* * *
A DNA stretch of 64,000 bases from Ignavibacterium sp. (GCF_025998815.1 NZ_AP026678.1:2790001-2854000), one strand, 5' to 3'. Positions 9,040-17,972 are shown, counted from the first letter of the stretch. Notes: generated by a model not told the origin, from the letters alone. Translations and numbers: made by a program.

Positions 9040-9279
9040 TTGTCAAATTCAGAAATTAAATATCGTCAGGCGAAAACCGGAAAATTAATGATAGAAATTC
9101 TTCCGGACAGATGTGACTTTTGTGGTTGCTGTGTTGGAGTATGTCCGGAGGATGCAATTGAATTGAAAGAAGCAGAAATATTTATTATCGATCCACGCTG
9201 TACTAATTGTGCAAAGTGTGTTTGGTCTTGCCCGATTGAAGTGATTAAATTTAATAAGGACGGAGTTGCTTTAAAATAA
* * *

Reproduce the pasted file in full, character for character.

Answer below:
A DNA stretch of 64,000 bases from Ignavibacterium sp. (GCF_025998815.1 NZ_AP026678.1:2790001-2854000), one strand, 5' to 3'. Positions 9,040-17,972 are shown, counted from the first letter of the stretch. Notes: generated by a model not told the origin, from the letters alone. Translations and numbers: made by a program.

Positions 9040-9279
9040 TTGTCAAATTCAGAAATTAAATATCGTCAGGCGAAAACCGGAAAATTAATGATAGAAATTC
9101 TTCCGGACAGATGTGACTTTTGTGGTTGCTGTGTTGGAGTATGTCCGGAGGATGCAATTGAATTGAAAGAAGCAGAAATATTTATTATCGATCCACGCTG
9201 TACTAATTGTGCAAAGTGTGTTTGGTCTTGCCCGATTGAAGTGATTAAATTTAATAAGGACGGAGTTGCTTTAAAATAA